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The Effects of Home Exercise in Older Women With Vertebral Fractures: A Pilot Randomized Controlled Trial

Gibbs JC1McArthur C2Wark JD3Thabane L4Scherer SC5Prasad S6Papaioannou A7Mittmann N8Laprade J9Kim S10Khan A6Kendler DL11Hill KD12Cheung AM13Bleakney R14Ashe MC15Adachi JD16Giangregorio LM17.

Phys Ther. 2020 Jan 3. pii: pzz188. doi: 10.1093/ptj/pzz188. [Epub ahead of print]




Regular exercise is advocated in osteoporosis guidelines to prevent fractures. Few studies have evaluated the effect of exercise on functional performance, posture and other outcomes that are important to patients after vertebral fractures.


This pilot study will explore the effect of home exercise versus control on functional performance, posture, and patient-reported outcome measures.


This study was a parallel two-arm pilot feasibility trial with 1: 1 randomization to exercise or attentional control groups.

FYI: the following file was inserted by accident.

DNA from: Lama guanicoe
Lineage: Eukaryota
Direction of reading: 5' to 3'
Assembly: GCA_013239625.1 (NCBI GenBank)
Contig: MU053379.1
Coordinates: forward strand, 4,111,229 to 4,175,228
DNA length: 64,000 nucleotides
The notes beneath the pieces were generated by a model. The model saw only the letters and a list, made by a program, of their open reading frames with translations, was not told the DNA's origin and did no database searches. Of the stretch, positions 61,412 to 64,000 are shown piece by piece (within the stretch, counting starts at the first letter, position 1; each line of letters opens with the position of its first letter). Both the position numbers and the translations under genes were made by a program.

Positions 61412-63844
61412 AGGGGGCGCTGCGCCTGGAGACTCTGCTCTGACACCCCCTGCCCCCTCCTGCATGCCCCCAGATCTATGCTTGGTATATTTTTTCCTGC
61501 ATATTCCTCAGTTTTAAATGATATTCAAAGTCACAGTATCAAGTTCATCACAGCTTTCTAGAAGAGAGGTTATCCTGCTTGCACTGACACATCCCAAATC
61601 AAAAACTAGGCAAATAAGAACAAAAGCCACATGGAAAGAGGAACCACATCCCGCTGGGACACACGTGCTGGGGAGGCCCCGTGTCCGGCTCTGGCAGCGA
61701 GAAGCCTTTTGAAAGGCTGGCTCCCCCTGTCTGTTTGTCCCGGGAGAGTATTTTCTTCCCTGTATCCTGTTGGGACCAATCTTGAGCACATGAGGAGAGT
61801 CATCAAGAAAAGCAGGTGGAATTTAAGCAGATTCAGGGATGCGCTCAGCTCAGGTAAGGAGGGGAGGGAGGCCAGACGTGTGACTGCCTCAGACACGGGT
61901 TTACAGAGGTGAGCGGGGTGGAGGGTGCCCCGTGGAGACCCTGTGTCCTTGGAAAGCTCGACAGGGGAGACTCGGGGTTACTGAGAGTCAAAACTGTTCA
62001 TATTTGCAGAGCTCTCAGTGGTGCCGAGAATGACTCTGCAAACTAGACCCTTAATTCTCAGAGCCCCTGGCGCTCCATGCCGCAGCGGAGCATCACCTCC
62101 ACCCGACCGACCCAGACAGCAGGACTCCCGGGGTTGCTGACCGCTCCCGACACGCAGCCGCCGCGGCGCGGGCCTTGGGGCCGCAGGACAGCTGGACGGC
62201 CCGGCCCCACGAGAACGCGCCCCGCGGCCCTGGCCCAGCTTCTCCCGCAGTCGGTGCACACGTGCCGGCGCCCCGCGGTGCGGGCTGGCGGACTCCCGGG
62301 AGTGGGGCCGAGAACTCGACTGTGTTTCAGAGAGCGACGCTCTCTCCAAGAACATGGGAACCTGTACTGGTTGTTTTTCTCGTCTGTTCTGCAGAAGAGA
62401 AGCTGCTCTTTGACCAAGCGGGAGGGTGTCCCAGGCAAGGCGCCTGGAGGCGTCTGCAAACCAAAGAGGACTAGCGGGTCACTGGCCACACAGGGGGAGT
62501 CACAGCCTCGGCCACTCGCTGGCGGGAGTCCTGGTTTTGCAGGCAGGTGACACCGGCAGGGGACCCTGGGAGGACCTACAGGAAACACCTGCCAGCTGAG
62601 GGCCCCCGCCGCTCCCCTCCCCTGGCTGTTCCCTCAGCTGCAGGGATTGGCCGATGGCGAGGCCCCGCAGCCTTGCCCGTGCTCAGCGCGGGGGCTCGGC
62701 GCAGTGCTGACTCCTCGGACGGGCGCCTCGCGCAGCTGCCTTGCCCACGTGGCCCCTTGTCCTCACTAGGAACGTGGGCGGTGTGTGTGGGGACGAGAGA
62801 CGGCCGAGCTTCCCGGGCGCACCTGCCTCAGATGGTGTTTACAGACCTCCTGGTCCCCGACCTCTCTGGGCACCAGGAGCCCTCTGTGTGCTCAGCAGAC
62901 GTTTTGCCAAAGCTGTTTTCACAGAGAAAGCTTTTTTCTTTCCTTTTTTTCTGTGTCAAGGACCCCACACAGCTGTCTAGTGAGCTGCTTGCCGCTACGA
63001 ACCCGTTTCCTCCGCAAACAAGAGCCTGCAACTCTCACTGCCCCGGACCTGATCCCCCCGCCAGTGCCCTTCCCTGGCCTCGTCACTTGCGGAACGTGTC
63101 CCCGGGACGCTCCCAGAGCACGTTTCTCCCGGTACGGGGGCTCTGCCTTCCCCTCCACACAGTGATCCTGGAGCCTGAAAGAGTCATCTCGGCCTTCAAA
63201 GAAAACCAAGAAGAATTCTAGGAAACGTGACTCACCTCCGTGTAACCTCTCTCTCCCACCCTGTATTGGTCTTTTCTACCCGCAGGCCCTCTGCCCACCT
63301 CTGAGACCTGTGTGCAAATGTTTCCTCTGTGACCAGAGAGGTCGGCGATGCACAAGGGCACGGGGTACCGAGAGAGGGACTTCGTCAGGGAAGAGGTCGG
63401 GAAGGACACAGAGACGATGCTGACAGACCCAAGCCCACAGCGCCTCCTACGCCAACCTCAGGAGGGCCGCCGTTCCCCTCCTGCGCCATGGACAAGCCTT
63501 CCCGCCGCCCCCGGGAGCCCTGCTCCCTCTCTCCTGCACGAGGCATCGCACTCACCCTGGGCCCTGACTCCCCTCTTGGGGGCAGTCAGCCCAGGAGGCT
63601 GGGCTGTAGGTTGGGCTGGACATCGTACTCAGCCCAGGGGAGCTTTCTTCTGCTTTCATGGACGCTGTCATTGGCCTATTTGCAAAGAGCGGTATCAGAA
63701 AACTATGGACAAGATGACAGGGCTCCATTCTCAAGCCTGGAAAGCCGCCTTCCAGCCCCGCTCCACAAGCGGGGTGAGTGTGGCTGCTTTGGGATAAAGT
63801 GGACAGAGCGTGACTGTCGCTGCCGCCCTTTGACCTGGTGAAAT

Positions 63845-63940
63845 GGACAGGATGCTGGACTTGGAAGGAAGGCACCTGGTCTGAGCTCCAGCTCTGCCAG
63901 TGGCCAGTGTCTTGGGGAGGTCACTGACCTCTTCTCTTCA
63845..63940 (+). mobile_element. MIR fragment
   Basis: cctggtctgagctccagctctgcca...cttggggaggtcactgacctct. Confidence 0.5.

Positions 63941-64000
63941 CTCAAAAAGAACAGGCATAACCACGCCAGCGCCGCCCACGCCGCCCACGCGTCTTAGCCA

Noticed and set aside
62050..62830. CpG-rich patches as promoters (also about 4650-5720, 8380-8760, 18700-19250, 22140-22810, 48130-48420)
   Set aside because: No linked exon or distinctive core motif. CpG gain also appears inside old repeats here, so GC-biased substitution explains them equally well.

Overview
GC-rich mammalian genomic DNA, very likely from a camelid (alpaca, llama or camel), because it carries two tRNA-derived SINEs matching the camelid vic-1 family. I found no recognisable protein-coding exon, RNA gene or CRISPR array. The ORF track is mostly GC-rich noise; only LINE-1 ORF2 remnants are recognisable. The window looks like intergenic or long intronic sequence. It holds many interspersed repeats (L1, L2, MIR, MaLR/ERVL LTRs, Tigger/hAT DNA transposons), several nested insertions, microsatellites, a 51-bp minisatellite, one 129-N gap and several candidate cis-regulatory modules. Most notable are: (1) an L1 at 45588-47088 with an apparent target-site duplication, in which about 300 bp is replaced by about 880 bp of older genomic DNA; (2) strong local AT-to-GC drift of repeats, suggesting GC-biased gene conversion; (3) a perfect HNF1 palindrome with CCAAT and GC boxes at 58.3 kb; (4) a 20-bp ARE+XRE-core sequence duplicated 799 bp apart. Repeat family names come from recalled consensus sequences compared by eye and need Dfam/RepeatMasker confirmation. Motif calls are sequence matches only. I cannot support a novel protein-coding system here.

This study took place in 5 Canadian and 2 Australian academic or community hospitals/centers.


This study included 141 women ≥65 years with radiographically confirmed vertebral fractures.


A physical therapist delivered exercise and behavioral counseling in 6 home visits over 8 months and monthly calls. Participants were to exercise ≥3 times weekly. Controls received equal attention.


Functional performance, posture, quality of life, pain and behavior-change outcomes were assessed at baseline and after 6 and 12 months. Adherence to exercise was assessed by calendar diary. T-tests examined between-group mean differences (MD) in change from baseline in intention-to-treat (ITT) and per-protocol analyses.


There was a small effect of exercise on five times sit-to-stand test versus control (MD: -1.58 [95% CI: -3.09, -0.07], ITT; MD: -1.49 [95% CI: -3.12, 0.16], per-protocol). There were no other major or statistically significant MDs for any other measured outcomes after follow-up. Adherence declined over time.


Treatment effects on variables may have been underestimated due to multiple comparisons and underpowered analyses.


Our exploratory estimate of the effect of exercise on functional leg muscle strength was consistent in direction and magnitude with other trials in individuals with vertebral fractures. Declining adherence to home exercise suggests that strategies to enhance long-term adherence might be important in future confirmatory trials.